Novelist Jamaica Kincaid offers some #realtalk in response to a question about the role of anger and humor in her writing in a recent interview at The American Reader.
People only say I’m angry because I’m black and I’m a woman. But all sorts of people write with strong feeling, the way I do. But if they’re white, they won’t say it. I used to just pretend I didn’t notice it, and now I just think I don’t care.
There are all sorts of reasons not to like my writing. But that’s not one of them. Saying something is angry is not a criticism. It’s not valid. It’s not a valid observation in terms of criticism. You can list it as something that’s true. But it’s not critical.
You may not like it because it makes you uneasy—and you can say that. But to damn it because it’s angry…. They always say that about black people: “those angry black people.” And why? You’re afraid that there might be some truth to their anger. It might be justified.
I promise you, if I had blonde hair and blue eyes this wouldn’t be an issue. No one ever says, “That angry Judith Krantz…” or whatever.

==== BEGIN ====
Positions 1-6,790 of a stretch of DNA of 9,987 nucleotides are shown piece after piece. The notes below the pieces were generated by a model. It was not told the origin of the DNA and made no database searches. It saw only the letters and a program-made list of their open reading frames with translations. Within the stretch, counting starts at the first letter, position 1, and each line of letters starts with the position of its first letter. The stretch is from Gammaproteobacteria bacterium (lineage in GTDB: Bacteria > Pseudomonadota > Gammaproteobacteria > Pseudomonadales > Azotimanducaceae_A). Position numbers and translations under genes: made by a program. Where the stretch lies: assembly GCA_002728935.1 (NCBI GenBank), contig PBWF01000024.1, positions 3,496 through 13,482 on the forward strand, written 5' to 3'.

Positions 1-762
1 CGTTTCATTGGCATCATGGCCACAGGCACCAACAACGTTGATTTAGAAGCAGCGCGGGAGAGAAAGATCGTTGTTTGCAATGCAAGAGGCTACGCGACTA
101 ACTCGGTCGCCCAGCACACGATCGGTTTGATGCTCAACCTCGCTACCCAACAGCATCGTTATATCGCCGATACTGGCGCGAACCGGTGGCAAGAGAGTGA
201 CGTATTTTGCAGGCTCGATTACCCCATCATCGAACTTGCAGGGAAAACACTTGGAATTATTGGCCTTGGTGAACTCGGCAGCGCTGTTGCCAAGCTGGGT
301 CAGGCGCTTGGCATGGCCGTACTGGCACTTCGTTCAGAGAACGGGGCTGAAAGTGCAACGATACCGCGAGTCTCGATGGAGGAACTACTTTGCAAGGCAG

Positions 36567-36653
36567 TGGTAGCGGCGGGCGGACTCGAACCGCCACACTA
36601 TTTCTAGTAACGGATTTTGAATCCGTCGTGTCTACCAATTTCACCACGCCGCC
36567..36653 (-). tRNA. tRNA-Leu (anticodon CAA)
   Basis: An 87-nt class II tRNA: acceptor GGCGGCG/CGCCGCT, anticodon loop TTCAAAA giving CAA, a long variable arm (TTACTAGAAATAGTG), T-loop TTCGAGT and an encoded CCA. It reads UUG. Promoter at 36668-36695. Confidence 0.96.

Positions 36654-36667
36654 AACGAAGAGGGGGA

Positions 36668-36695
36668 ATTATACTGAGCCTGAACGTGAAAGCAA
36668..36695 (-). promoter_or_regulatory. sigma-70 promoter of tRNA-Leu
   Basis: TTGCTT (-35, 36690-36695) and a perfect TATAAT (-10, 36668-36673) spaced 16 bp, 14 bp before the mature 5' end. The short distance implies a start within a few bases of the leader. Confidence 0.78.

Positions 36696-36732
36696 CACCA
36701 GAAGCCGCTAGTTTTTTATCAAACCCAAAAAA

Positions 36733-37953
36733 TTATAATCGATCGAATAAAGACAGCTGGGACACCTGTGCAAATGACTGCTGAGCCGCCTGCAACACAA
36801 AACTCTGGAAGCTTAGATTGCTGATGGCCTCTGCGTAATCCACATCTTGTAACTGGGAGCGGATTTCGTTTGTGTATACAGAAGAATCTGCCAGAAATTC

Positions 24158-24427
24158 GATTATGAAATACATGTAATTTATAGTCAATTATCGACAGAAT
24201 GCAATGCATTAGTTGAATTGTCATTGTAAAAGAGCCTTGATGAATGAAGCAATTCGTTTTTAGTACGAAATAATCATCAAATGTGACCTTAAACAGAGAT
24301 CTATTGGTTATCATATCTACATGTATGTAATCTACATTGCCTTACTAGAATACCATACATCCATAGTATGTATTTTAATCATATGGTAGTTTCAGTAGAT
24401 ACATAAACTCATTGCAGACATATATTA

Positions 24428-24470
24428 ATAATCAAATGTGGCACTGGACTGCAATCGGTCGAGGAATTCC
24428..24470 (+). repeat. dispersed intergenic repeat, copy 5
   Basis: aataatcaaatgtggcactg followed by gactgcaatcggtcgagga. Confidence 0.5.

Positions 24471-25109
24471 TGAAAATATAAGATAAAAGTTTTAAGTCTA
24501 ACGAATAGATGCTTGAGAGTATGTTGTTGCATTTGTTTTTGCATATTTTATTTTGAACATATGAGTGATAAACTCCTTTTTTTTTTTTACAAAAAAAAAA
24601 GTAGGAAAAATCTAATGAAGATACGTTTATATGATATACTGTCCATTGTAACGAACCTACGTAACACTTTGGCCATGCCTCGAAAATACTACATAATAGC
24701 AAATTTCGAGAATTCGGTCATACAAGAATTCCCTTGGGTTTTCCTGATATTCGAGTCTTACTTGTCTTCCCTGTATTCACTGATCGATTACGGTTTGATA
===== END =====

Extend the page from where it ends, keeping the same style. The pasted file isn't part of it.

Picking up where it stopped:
Kincaid’s honest and on-point comments remind me of the frustration Claire Messud recently voiced in response to a question about how unlikable one of her character is: “For heaven’s sake, what kind of question is that?” While it’s obviously not true that such questions have never been asked of a white, male writer (leave it to Katie Roiphie to point that out), the subtle sexism and racism in literary coverage and criticism is pretty clear. And as both novelists make clear, what’s so offensive about such criticism–about how “angry” their writing is or “unlikable” their characters are–is that it’s not criticism. These are just inane observations, and their work should be treated as worthy of serious inquiry.